Thinking sustainably about energy and agriculture
What a year we’ve had. Rarely has so much, in such a short time, changed in the energy sector, particularly for the hydrogen industry. For starters, we have witnessed the arrival of a national hydrogen strategy, council and office, a European Green Deal, a European Clean Hydrogen Alliance, RED II and the IPCEI Hydrogen, as well as revisions to the German EEG.
Some of these, like the national strategy and hydrogen office, have been a long, arduous time in the making. Others, such as RED II, caused quite an uproar in some circles, with DWV boss Werner Diwald calling it an outright “slap in the face.” And then there are those things which came out of the blue, such as Germany coordinating a hydrogen-focused IPCEI.
All in all, though, we can say our years of effort have paid off. Of course not on all levels, but for the most part, the statement holds true. The German government no longer caters to the auto industry’s every whim. Although BMW, Daimler and VW still have a powerful influence on politicians, German and European lawmakers recently introduced emissions reduction targets that would have been unthinkable in 2019.
Renewable capacities have been increased, although projected targets are a long way from meeting the 1.5 °C global warming limit. Even the world’s 2 °C goal is doubtful. Still, 2020 was the year in which hydrogen became widely recognized as the missing link in energy systems integration.
The sum of recently past events – the diesel scandal, fine dust debates, climate protests, Fridays4Future, natural disasters and the stark plunge in our insect population – has left a mark, not just on society but also on politics. The pressure to act is immense. Something even diehard reactionaries should realize by now. All things considered, 2020 was a good year for those intent on transforming our energy system.
Because: We finally have a launchpad – albeit a small one. Revamping our energy supply will take more than a few baby steps in the right direction. We need many more policies, and fast. So far, government and business leaders have paid little more than lip service to the cause. But we need to push forward, and we need to do it now.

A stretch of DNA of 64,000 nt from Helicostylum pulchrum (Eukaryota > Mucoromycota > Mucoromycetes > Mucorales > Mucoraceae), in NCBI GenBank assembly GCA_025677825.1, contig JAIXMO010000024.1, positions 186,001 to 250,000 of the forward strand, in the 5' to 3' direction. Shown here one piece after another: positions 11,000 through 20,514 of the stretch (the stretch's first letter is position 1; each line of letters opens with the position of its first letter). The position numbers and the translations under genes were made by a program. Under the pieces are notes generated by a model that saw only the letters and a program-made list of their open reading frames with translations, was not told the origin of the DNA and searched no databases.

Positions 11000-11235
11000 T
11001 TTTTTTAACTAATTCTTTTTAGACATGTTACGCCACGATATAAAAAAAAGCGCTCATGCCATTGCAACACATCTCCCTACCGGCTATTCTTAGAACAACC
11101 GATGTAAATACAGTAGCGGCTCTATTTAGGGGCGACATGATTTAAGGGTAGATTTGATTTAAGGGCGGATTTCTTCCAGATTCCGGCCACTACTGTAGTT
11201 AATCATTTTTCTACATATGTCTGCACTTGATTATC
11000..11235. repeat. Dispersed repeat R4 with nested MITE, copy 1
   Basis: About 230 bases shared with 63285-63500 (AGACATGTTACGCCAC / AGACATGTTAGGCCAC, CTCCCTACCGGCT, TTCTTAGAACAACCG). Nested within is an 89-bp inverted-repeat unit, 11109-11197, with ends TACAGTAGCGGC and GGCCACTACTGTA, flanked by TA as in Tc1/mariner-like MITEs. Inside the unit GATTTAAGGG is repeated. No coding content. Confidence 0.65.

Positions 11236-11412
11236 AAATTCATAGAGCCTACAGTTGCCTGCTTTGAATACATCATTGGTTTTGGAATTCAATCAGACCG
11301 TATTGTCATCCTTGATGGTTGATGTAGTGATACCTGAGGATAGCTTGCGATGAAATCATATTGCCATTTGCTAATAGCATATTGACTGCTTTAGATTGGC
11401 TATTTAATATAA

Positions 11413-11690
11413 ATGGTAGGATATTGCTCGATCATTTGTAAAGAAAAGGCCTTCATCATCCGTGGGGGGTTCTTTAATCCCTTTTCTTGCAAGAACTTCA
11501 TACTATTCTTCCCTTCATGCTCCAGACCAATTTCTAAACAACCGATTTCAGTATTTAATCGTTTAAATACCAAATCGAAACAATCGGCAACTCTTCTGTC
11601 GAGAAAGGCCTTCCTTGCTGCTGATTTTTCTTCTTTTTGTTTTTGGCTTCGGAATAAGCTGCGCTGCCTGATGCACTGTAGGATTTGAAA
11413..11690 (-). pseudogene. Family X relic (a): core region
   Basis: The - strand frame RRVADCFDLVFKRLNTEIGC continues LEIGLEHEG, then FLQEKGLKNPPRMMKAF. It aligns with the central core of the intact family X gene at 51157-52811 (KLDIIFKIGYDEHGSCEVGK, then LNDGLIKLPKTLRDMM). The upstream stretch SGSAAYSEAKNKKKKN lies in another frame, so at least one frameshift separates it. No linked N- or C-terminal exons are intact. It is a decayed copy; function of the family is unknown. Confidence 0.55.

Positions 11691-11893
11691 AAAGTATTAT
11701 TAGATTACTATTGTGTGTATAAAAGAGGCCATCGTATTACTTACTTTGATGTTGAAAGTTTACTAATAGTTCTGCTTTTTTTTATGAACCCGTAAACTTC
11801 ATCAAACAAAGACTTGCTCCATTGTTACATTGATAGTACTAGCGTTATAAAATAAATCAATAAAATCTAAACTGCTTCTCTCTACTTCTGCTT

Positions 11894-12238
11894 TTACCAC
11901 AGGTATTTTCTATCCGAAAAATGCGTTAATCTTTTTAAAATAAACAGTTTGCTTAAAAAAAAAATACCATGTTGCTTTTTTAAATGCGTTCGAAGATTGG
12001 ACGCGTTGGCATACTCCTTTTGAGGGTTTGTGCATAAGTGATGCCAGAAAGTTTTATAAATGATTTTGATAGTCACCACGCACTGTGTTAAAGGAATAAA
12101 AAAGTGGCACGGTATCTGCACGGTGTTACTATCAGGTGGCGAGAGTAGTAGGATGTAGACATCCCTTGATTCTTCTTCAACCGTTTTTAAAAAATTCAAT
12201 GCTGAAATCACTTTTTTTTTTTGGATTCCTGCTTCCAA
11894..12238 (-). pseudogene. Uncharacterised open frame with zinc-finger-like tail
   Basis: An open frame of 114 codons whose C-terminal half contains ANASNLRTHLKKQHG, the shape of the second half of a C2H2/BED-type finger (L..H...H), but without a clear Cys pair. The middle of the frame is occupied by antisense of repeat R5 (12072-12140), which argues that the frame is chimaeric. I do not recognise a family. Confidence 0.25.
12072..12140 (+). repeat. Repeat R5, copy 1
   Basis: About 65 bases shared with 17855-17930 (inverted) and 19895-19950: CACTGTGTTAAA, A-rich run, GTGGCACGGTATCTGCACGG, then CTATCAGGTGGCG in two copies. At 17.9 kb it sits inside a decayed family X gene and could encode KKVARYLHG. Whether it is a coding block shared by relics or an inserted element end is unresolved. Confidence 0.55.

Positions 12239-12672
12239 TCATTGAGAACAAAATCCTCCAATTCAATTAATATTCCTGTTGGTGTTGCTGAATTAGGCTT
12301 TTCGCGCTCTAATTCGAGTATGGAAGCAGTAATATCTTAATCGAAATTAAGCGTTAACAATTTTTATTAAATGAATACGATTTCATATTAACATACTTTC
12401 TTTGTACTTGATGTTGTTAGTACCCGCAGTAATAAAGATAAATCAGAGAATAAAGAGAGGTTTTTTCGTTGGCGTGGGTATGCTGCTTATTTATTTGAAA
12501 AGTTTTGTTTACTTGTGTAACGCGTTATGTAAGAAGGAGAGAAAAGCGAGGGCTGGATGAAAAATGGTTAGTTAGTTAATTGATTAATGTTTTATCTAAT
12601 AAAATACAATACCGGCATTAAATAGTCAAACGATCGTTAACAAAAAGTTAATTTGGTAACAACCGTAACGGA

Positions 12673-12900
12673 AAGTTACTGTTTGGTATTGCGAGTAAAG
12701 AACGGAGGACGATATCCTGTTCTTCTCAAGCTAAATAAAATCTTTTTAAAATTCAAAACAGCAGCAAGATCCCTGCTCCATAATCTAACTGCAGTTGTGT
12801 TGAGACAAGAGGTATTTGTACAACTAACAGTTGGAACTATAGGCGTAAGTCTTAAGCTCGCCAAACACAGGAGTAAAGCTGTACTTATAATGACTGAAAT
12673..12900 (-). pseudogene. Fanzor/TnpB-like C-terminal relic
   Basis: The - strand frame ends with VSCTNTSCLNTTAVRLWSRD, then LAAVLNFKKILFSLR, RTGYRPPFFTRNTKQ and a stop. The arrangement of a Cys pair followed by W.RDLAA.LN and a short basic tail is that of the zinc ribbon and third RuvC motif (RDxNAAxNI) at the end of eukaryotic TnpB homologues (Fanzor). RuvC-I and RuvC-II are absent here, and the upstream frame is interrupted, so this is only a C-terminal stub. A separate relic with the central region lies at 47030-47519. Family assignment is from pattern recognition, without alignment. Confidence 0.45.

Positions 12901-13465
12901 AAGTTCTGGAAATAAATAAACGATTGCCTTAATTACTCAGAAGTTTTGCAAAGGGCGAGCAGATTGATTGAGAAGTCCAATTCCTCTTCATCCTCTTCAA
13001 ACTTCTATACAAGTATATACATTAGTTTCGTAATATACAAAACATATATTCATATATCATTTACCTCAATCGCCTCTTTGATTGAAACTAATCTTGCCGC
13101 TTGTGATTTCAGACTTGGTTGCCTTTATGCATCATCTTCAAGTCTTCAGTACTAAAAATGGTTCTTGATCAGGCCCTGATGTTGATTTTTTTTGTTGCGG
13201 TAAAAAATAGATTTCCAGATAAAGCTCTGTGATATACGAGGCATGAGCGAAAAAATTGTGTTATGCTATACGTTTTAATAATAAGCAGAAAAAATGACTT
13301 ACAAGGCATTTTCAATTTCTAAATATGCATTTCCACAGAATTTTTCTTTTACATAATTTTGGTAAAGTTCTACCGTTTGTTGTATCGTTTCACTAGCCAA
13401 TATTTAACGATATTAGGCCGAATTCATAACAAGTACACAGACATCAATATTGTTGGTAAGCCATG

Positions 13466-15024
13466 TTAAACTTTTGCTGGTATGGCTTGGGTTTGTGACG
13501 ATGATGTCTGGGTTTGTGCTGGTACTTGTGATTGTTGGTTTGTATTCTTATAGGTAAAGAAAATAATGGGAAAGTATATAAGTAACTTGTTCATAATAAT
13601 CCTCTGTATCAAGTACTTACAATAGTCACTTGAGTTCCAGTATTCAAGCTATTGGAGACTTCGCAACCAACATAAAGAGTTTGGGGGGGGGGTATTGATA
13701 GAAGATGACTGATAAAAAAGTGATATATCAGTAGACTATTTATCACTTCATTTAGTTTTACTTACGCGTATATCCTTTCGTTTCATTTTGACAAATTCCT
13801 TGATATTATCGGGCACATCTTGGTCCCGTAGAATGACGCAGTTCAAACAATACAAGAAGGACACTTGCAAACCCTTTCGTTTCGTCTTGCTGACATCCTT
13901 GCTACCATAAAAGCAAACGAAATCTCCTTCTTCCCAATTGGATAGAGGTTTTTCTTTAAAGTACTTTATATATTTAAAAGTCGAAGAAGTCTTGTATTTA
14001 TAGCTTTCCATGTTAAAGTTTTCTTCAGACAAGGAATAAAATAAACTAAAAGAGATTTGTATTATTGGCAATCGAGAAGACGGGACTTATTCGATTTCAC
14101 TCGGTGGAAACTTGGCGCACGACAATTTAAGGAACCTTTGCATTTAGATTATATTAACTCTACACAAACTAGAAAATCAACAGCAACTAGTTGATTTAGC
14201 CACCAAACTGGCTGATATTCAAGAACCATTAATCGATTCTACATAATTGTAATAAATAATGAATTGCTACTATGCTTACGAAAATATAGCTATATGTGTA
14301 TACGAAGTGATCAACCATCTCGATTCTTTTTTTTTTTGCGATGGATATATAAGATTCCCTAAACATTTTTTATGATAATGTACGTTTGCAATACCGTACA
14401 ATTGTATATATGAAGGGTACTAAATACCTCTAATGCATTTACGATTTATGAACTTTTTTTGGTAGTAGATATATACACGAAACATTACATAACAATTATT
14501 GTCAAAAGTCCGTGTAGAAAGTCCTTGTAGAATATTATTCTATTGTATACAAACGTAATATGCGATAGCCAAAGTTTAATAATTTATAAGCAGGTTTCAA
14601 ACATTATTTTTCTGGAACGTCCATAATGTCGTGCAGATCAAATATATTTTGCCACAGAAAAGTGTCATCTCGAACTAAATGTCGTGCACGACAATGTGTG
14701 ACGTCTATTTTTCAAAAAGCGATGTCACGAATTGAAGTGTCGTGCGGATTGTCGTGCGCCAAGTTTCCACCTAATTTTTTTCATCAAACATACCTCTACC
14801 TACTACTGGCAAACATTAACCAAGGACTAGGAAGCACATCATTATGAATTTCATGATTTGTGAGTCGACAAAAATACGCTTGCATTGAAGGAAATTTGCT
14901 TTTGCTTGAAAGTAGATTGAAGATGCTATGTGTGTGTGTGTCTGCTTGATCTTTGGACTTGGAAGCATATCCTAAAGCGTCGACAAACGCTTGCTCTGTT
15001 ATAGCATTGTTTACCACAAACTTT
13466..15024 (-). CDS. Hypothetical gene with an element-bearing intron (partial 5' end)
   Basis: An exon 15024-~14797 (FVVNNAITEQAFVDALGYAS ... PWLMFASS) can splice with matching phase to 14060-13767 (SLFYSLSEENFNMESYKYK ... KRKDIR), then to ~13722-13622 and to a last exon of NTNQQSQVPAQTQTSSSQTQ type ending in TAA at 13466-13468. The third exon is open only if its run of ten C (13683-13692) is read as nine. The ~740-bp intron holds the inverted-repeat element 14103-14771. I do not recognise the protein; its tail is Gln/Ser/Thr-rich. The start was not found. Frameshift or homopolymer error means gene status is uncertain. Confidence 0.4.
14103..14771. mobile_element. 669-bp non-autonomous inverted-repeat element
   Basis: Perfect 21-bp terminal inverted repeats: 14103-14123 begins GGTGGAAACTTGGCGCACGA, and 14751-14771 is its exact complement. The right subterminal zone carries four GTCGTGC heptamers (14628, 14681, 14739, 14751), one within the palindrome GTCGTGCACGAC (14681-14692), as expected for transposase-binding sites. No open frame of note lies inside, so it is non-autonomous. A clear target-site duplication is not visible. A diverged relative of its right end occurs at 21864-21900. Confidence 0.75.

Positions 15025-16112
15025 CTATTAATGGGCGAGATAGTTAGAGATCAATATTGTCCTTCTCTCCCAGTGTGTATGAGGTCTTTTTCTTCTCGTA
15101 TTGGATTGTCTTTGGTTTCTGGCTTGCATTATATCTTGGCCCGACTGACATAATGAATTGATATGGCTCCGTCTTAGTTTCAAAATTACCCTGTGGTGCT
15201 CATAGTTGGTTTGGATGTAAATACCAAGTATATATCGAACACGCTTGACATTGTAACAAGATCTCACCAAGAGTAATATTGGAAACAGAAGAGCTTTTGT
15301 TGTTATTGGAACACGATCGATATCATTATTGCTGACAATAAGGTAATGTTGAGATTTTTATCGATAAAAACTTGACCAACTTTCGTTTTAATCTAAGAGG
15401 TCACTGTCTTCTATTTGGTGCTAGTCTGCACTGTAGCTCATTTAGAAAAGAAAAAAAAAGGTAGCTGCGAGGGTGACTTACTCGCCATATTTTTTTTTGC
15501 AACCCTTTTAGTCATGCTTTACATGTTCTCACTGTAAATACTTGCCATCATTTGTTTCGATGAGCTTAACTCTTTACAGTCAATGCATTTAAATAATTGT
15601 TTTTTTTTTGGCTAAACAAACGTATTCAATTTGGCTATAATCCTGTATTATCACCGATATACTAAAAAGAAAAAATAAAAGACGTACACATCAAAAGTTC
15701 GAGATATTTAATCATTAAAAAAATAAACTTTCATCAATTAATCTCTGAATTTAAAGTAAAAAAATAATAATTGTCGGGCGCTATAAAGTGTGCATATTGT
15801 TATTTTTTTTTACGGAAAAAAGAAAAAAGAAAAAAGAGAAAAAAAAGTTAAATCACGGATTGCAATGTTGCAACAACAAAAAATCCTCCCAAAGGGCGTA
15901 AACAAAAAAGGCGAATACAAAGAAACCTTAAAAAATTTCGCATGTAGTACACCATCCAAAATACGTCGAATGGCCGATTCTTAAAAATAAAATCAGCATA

At the same time, we need to bring those into the fold who are still hesitating for one reason or another. Many decision-makers cling stubbornly to old habits and technology. It’s not enough to put a few thousand electric cars on the road and then wonder why people are bashing fossil fuel ICEs. Neither does forcing a switch from oil to gas on the heating market make much sense, considering today’s gas boilers require fossil sources for another 20 years. Home fuel cells are also far from optimal, since they, too, must be fired by natural or liquified petroleum gas. What we need as soon as possible are hydrogen grids and hydrogen-powered fuel cell systems.
Looking at the big picture, we can see the European Union’s democratic decision-making process and chorus of diverging opinions can nonetheless lead to a broad consensus. While arriving at a decision may not always be easy, the underlying social discourse is vital for motivating topic-related personal research to voice an informed, educated opinion. We are all obligated to participate in that exchange. There is still much to discuss. For example:
Do we really want business as usual, now that so many things are changing? Do we want to keep insisting on economic growth, although there is overwhelming evidence that this will only erase the technological progress we have achieved?
… Read more in the latest H2-International e-Journal